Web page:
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Nearly a year ago, cover story announced the rise of the chief risk officer (CRO). "Utility...
MISO: Building The Perfect Beast
one Canadian province, and three NERC control areas (East Central Area Reliability Coordination Agreement [ECAR], Mid-Continent Area Power Pool [MAPP], and Mid-America Interconnected Network [MAIN]). Its membership includes utilities of all types, serving populations as diverse as Detroit and the Dakotas. And MISO's territory is full of holes, including two gaping craters created by the recent defections of Commonwealth Edison and American Electric Power to the PJM system.
Given MISO's complexity, some stakeholders are concerned about whether the systems and human resources needed to manage this system are obtainable.
"There's a physical limitation to how much information you can process at one point," says Joseph Welch, president and CEO of International Transmission Co. in Novi, Mich. "It's hard to believe MISO will have enough people with the technical and geographic expertise to handle a crisis."
Such issues were identified as a culprit in the Aug. 14 blackout. Various problems, involving software glitches, inadequate systems, and human error prevented MISO from making decisions that might have prevented the blackout from spreading.
"MISO received indications of breaker trips in [First Energy] that registered in MISO's alarms; however, the alarms were missed," states the U.S.-Canada Power System Outage Task Force in its final report. 1 Gathering further information required operators to manually cross-reference alarm codes, so the importance of the alarms was not fully understood until it was too late. "MISO operators did not have the capability to click on the on-screen alarm indicator to display the underlying information," the report states.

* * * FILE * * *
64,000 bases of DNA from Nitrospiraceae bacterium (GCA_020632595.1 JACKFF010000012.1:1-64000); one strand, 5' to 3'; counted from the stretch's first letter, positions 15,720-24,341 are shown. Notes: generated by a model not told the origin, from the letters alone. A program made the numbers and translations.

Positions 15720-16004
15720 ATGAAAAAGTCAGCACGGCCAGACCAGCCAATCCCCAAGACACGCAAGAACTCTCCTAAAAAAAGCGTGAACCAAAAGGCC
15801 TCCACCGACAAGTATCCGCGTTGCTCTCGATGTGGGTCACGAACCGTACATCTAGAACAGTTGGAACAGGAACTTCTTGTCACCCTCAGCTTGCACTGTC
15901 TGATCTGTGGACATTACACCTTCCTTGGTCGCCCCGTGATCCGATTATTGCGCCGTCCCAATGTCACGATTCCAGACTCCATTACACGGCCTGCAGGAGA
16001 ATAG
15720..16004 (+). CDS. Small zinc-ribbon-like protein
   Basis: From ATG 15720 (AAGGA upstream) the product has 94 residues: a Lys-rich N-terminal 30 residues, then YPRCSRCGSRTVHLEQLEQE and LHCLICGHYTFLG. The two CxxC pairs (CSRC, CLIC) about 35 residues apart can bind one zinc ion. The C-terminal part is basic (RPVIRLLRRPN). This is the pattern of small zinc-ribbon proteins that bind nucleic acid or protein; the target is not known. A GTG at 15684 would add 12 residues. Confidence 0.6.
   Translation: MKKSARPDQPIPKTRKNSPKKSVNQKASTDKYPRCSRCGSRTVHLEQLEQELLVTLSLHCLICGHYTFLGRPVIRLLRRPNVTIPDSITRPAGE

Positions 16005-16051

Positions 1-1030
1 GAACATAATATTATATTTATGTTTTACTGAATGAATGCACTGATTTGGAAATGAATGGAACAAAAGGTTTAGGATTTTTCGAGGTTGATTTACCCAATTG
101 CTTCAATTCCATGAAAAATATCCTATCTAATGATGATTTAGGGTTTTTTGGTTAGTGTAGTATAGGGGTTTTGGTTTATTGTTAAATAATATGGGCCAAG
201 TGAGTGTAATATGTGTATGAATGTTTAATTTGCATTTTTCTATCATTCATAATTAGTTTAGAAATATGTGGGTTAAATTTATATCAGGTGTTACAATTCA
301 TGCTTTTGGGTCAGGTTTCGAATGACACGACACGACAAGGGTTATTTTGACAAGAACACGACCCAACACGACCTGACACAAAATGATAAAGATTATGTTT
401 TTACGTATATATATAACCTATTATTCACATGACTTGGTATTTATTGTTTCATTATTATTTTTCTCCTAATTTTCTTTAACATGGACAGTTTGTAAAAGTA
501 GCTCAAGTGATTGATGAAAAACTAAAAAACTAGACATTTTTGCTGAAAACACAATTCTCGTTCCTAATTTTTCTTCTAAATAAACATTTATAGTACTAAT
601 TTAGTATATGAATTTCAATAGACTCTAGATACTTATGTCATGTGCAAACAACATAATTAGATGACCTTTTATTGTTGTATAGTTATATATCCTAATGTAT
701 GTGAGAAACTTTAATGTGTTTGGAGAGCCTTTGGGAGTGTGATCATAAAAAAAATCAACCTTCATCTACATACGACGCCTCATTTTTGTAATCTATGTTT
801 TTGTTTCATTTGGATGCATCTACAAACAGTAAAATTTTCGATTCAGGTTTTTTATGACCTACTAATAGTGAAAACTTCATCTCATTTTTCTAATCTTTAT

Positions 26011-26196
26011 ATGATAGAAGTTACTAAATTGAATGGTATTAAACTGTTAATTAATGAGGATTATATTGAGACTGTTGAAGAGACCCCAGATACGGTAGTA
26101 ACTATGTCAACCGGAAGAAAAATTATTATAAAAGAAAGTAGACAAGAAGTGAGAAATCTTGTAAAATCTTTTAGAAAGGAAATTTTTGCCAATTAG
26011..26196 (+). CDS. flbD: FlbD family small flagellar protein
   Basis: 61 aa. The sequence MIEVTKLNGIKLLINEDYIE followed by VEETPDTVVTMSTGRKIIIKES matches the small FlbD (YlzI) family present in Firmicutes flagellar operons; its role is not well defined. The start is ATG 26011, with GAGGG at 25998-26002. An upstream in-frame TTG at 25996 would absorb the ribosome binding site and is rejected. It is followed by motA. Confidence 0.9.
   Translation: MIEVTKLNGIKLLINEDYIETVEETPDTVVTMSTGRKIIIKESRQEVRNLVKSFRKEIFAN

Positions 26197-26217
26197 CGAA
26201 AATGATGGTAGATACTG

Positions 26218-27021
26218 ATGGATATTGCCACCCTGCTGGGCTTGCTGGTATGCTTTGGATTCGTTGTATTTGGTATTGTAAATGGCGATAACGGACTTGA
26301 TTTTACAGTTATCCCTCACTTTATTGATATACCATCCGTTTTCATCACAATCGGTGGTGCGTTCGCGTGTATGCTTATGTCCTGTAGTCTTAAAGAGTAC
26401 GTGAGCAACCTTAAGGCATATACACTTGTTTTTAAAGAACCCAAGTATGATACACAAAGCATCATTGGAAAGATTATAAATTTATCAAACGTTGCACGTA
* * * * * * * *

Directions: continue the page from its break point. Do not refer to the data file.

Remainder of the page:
Finding the people that MISO needs is proving difficult. The RTO began 2004 with hopes to hire about 120 people, expanding its staff by one-third. Halfway through the year, MISO's employment Web site still listed nearly 100 open positions. "There could potentially be a shortage of talent and skill sets," said Mark Griffin, MISO executive director and chief of staff, in an interview in the February 2004 . 2 "We've aggressively stepped up to our mandate around reliability, and that puts a tremendous burden on our staff. There is a challenge in finding people with some skills and understanding of local systems and the way they work in geographic regions."
Additionally, MISO faces a challenge in training all those new people and integrating them into the operation. "That is an immense undertaking, and it would amaze me if they can pull it off by day one [of the new market's operation]," Welch says. "Couple that with the fact that MISO is the security coordinator and is running the system reliability, and it's too much to ask."
Torgerson, however, disagrees, asserting that MISO is creating a more reliable network. "We're looking at things that have never been analyzed before," he says. "We do contingency analyses to pick up impacts that you wouldn't see if you were only looking at a particular control area." Additionally, he explains that a larger RTO, with central dispatch responsibilities, provides access to a larger number of generators to serve power loads.
"Granted, it requires complex computer models and people who understand the entire system," he says. "It's not easy,